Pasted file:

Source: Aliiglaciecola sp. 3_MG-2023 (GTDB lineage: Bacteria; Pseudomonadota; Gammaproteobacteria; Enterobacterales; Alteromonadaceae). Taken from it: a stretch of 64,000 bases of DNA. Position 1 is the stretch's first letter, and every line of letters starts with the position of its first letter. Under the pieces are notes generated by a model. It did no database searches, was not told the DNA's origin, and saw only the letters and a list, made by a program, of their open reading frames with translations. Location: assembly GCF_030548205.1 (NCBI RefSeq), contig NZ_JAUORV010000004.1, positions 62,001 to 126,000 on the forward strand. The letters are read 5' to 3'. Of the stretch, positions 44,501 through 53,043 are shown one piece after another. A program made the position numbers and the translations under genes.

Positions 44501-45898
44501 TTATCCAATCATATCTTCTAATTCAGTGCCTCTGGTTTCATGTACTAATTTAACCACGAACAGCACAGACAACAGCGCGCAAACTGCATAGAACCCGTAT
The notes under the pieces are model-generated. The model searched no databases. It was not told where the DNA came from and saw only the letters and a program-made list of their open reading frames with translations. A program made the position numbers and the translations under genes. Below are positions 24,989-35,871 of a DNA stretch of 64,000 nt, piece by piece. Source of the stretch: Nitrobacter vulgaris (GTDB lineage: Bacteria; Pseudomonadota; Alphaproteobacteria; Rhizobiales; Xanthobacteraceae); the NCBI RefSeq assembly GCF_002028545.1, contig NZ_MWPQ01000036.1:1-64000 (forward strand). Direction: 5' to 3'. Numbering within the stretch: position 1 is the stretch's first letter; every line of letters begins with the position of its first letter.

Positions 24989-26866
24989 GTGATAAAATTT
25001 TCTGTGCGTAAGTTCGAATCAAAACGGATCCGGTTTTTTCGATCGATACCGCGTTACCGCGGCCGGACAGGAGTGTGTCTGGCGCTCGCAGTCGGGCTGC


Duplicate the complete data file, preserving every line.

Source: Aliiglaciecola sp. 3_MG-2023 (GTDB lineage: Bacteria; Pseudomonadota; Gammaproteobacteria; Enterobacterales; Alteromonadaceae). Taken from it: a stretch of 64,000 bases of DNA. Position 1 is the stretch's first letter, and every line of letters starts with the position of its first letter. Under the pieces are notes generated by a model. It did no database searches, was not told the DNA's origin, and saw only the letters and a list, made by a program, of their open reading frames with translations. Location: assembly GCF_030548205.1 (NCBI RefSeq), contig NZ_JAUORV010000004.1, positions 62,001 to 126,000 on the forward strand. The letters are read 5' to 3'. Of the stretch, positions 44,501 through 53,043 are shown one piece after another. A program made the position numbers and the translations under genes.

Positions 44501-45898
44501 TTATCCAATCATATCTTCTAATTCAGTGCCTCTGGTTTCATGTACTAATTTAACCACGAACAGCACAGACAACAGCGCGCAAACTGCATAGAACCCGTAT
The notes under the pieces are model-generated. The model searched no databases. It was not told where the DNA came from and saw only the letters and a program-made list of their open reading frames with translations. A program made the position numbers and the translations under genes. Below are positions 24,989-35,871 of a DNA stretch of 64,000 nt, piece by piece. Source of the stretch: Nitrobacter vulgaris (GTDB lineage: Bacteria; Pseudomonadota; Alphaproteobacteria; Rhizobiales; Xanthobacteraceae); the NCBI RefSeq assembly GCF_002028545.1, contig NZ_MWPQ01000036.1:1-64000 (forward strand). Direction: 5' to 3'. Numbering within the stretch: position 1 is the stretch's first letter; every line of letters begins with the position of its first letter.

Positions 24989-26866
24989 GTGATAAAATTT
25001 TCTGTGCGTAAGTTCGAATCAAAACGGATCCGGTTTTTTCGATCGATACCGCGTTACCGCGGCCGGACAGGAGTGTGTCTGGCGCTCGCAGTCGGGCTGC